On gravity and the attraction of old books
Physicist Arno Keppens (Royal Belgian Institute for Space Aeronomy) got the opportunity to consult a selection of old and rare books on subjects from his area of expertise. Even though one may not spontaneously associate pioneering publications by Copernicus, Kepler and Newton with the national library of Belgium, its stacks are full of treasures. As it turns out, behind these walls lies a lot to discover for researchers in the exact sciences.
Few aspects of our daily lives are as defining and yet as imperceptible—both literally and figuratively—as gravity. How do we keep our feet on the ground? Is light also subject to gravity? Why does everything on Earth fall down at the same speed, regardless of its mass? Throughout time, many great minds have puzzled over this seemingly simple attraction. Two of the most famous names in physics, Isaac Newton and Albert Einstein, are not coincidentally those who came up with revolutionary theories of gravity.
History at your fingertips
When I got the chance to browse original copies of historical works on gravity, I didn’t hesitate. I am a bibliophile and library lover, so my visit to KBR and its immense underground maze of library stacks feels like entering a treasure chamber. Fortunately, I have a guide, so that I can enjoy this experience without getting lost. The treasures I get to look at have been carefully selected in advance and are displayed on specially designed cushions.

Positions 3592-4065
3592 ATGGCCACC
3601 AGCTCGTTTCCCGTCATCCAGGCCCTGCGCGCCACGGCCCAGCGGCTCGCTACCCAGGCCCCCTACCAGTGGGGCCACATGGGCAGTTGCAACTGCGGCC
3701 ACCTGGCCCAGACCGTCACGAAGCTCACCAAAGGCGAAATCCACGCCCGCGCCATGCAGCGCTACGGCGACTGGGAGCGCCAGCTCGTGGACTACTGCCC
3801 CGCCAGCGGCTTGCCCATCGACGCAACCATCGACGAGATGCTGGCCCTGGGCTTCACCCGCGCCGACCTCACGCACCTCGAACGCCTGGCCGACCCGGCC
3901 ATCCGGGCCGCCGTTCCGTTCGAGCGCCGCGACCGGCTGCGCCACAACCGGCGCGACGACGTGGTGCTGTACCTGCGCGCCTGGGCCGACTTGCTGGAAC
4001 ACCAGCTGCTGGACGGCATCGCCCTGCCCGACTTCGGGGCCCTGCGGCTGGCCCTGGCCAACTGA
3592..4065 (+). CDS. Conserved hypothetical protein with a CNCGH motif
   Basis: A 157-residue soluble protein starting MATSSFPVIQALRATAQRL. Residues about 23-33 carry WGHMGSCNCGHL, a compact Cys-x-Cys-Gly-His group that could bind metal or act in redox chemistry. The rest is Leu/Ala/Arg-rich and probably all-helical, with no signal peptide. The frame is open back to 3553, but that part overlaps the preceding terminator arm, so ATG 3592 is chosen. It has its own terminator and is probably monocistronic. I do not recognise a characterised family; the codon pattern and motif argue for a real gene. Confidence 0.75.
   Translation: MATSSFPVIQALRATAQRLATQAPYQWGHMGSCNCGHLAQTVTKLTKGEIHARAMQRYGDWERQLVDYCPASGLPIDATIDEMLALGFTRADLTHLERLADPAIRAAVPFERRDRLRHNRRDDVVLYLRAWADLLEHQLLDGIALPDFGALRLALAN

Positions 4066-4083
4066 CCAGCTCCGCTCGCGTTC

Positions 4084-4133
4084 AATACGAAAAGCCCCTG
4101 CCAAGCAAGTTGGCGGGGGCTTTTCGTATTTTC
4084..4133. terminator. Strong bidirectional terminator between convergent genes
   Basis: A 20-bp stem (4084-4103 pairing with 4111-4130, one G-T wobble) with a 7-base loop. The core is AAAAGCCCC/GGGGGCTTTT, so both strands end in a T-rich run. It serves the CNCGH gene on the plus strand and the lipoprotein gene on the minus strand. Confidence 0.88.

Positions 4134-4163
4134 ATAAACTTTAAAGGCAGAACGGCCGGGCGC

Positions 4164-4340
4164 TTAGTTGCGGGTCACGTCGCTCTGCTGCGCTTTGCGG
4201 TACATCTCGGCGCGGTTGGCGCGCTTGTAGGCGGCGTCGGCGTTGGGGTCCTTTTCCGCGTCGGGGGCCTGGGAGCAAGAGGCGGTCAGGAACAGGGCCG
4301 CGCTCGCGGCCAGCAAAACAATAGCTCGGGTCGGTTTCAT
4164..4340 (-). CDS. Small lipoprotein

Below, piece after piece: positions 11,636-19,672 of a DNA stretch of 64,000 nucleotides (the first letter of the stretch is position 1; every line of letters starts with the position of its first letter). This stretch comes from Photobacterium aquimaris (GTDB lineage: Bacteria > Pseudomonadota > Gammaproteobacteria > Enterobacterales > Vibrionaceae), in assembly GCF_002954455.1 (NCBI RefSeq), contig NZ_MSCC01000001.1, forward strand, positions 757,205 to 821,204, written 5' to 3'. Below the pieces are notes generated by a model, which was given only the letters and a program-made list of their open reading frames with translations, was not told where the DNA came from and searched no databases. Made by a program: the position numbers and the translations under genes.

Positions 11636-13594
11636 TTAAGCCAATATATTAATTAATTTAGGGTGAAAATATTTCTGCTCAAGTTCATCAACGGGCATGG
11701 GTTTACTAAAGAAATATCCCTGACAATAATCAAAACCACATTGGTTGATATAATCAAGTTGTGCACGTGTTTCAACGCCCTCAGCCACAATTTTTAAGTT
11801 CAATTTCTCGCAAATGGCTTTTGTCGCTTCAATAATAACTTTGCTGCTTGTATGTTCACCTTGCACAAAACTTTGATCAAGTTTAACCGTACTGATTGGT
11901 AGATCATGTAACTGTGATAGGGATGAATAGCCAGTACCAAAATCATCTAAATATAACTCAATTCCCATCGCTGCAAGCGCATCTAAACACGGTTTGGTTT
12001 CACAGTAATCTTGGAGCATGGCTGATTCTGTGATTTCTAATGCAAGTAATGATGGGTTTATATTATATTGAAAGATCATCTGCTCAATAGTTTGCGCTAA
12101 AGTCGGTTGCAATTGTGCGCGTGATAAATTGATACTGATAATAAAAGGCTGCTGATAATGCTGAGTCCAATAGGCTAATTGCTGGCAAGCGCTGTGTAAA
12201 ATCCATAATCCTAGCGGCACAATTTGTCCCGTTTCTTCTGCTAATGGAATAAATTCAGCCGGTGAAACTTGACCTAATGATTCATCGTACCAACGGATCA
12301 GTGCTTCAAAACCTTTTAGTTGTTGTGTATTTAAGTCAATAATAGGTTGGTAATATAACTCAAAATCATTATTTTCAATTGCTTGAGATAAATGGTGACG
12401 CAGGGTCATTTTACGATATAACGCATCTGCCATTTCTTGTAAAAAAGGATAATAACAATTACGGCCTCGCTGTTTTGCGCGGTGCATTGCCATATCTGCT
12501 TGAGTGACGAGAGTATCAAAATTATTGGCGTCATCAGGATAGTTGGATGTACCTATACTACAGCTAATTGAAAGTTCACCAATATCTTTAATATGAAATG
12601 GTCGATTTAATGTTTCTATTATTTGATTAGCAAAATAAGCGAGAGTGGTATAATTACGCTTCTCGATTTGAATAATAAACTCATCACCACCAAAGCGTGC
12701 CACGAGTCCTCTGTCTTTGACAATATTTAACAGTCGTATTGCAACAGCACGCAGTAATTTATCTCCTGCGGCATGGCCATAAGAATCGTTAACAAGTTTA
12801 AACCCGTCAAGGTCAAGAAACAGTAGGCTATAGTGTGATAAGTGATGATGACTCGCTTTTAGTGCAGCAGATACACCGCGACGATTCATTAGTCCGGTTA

Many have preceded me in beholding these treasures, and hopefully many more will follow after me. Contrary to what some people may think, KBR is a real treasure trove for exact scientists.Arno Keppens, physicist at the Royal Belgian Institute for Space Aeronomy
KBR’s rare books collection contains books printed as early as the invention of printing. This impressive collection contains about 300.000 items in total, so my selection of a dozen or so physics ‘classics’ is actually pretty modest. Nevertheless, it is a mesmerising experience to hold and browse centuries-old first editions that, at the time, turned the world upside down. Holding History, as we say. One can often learn about the book’s reading history or ownership from notes on the title page or elsewhere in the margins. Many have preceded me in beholding these treasures, and hopefully many more will follow after me. Contrary to what some people may think, KBR is a real treasure trove for exact scientists.
According to some historians, the Renaissance begins with the publication of three influential books within two years (1543-1545): Cardano’s Artis Magnae, on the ‘great art’ of algebra as developed by the Arabs, Vesalius’ – who was born in Brussels – De Humani Corporis Fabrica, which equates the human body with that of (other) animals, and Copernicus’s De Revolutionibus Orbium Coelestium (On the Revolutions of the Celestial Spheres), which puts the Sun at the center of the universe. Three punches in the face of the established order that preferred to stick to Biblical truths in order to maintain its power.